So, as Adar offered an increase in joy, Pesach provides that sense of internal freedom we strive for on all levels. Both happiness and freedom entail an inner movement of the soul as it goes from a state of constriction to expansion. And these states are often intertwined. Feeling free naturally provokes joy — to no longer be bound by the previous restrictions. At the same time, our Sages teach that happiness, more than any other emotion, has the power to break barriers.
So, viewing the holiday from a different angle: The more that we mentally tune in to Pesach, the more we become liberated individually. As we strive, through our study and actions, to sense the current spiritual atmosphere of a holy day, the soul experiences an elevation from the confines imposed on it by the many trials and distractions of this corporal existence.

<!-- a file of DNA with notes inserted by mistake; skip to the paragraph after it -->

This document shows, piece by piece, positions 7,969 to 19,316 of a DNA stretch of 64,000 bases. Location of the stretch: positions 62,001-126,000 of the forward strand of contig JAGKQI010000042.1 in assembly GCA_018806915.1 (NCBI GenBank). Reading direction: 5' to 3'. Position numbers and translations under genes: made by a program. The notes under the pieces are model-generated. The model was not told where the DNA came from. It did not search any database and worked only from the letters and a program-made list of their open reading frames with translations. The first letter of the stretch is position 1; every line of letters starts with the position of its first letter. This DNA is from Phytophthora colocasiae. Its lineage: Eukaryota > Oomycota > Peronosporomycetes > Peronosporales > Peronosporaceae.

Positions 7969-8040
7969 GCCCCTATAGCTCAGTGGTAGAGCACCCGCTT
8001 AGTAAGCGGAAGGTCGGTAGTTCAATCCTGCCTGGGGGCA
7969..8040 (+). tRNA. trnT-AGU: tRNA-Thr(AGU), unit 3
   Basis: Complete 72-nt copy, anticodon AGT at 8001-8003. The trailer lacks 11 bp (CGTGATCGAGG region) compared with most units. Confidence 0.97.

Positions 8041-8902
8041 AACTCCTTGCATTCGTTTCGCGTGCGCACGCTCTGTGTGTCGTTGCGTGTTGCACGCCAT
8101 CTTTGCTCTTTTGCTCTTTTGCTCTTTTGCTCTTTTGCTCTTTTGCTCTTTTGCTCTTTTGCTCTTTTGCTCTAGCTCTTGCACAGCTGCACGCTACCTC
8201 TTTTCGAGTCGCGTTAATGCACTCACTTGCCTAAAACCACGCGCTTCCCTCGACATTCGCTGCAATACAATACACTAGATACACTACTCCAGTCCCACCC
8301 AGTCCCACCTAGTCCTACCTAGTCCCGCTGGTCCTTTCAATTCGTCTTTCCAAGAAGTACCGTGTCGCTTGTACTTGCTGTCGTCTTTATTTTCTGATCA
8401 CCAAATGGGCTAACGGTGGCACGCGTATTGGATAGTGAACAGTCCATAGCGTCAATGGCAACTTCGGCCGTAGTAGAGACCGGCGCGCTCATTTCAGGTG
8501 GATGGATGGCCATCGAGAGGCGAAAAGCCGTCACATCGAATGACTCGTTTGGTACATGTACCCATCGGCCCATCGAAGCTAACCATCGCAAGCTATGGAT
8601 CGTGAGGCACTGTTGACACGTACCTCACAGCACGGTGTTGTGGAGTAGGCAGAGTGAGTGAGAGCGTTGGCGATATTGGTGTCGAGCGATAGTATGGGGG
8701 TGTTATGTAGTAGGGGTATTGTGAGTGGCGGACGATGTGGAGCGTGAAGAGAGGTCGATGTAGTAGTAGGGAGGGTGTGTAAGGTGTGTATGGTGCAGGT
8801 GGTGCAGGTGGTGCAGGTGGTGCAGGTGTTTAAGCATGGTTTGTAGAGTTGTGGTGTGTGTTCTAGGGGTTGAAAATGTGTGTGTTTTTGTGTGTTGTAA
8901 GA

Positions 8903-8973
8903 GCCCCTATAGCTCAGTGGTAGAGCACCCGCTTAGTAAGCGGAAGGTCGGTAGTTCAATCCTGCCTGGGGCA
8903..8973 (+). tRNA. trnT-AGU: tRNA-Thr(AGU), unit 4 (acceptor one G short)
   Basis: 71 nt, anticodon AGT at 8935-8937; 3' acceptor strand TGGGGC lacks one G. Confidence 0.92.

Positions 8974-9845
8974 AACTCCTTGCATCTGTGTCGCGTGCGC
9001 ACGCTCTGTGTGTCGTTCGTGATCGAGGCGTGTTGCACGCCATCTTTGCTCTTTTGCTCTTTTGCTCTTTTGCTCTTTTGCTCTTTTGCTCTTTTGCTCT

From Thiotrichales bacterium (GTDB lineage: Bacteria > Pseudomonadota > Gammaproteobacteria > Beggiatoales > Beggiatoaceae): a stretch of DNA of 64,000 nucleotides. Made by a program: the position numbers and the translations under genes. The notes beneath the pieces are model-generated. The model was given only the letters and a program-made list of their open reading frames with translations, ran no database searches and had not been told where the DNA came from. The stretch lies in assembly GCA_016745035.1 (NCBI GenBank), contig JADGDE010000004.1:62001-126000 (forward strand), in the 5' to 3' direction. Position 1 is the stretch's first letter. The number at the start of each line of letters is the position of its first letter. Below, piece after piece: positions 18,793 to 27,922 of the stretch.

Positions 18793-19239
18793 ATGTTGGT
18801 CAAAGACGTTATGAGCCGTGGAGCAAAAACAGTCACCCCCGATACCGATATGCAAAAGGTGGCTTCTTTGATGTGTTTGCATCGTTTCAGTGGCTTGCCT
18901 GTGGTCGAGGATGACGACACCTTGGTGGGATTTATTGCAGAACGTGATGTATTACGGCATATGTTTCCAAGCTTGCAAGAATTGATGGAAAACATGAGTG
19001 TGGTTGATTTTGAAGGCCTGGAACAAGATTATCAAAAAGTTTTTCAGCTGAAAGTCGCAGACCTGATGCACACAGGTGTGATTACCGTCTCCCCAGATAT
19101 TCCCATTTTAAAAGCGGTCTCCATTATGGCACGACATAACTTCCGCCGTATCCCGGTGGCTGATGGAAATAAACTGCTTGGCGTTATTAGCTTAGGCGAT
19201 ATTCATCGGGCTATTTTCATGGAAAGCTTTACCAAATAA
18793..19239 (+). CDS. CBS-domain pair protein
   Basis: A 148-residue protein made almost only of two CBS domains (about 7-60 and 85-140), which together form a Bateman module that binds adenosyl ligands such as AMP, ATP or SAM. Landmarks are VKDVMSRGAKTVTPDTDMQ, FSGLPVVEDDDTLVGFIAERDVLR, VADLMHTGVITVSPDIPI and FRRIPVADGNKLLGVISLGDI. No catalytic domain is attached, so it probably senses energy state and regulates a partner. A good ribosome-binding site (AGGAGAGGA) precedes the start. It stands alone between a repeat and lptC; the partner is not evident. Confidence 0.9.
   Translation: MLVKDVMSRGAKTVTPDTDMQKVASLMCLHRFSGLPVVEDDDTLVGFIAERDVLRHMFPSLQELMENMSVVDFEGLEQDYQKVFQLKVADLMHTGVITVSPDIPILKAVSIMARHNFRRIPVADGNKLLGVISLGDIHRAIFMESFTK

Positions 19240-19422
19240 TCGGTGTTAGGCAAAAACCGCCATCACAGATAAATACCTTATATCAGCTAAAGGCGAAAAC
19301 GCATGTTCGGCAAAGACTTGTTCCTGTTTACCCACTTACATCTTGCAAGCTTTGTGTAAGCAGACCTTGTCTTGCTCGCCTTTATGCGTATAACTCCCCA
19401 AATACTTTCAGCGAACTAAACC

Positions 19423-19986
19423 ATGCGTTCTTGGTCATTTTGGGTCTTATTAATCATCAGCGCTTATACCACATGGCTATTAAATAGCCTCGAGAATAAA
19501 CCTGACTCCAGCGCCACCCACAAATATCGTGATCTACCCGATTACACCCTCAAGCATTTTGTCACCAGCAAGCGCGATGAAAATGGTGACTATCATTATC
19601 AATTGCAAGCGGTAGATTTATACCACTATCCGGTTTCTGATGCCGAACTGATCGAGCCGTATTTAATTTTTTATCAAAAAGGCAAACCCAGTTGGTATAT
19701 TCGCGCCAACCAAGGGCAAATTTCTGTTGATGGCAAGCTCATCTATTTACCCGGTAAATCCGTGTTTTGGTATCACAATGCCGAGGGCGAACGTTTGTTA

More practically, we are all battling to overcome to accomplish certain things — in the face of limitations and obstacles — that, if overcome, will make our life mission complete. Deeper introspection reveals that willpower and skill alone are insufficient. And that’s where another central theme of Nissan comes in — “an awakening from above” or receiving an extra push.
Passing over obstacles
The rules of nature dictate that true meaningful personal growth — whether repair, improvement or healing — take place in gradual stages. But during this month, we are given a special ability to “pass over” the natural steps: to progress from the lowest depths to great heights in a short period of time.
We only need the sincere desire and focus, along with the consciousness that it is not solely by our own means that we reach our destination, but by a tail wind of divine assistance.
Rabbi Dan Lewin is director of the nonprofit Maayan Chai Foundation. For information, visit www.maayanchai.org.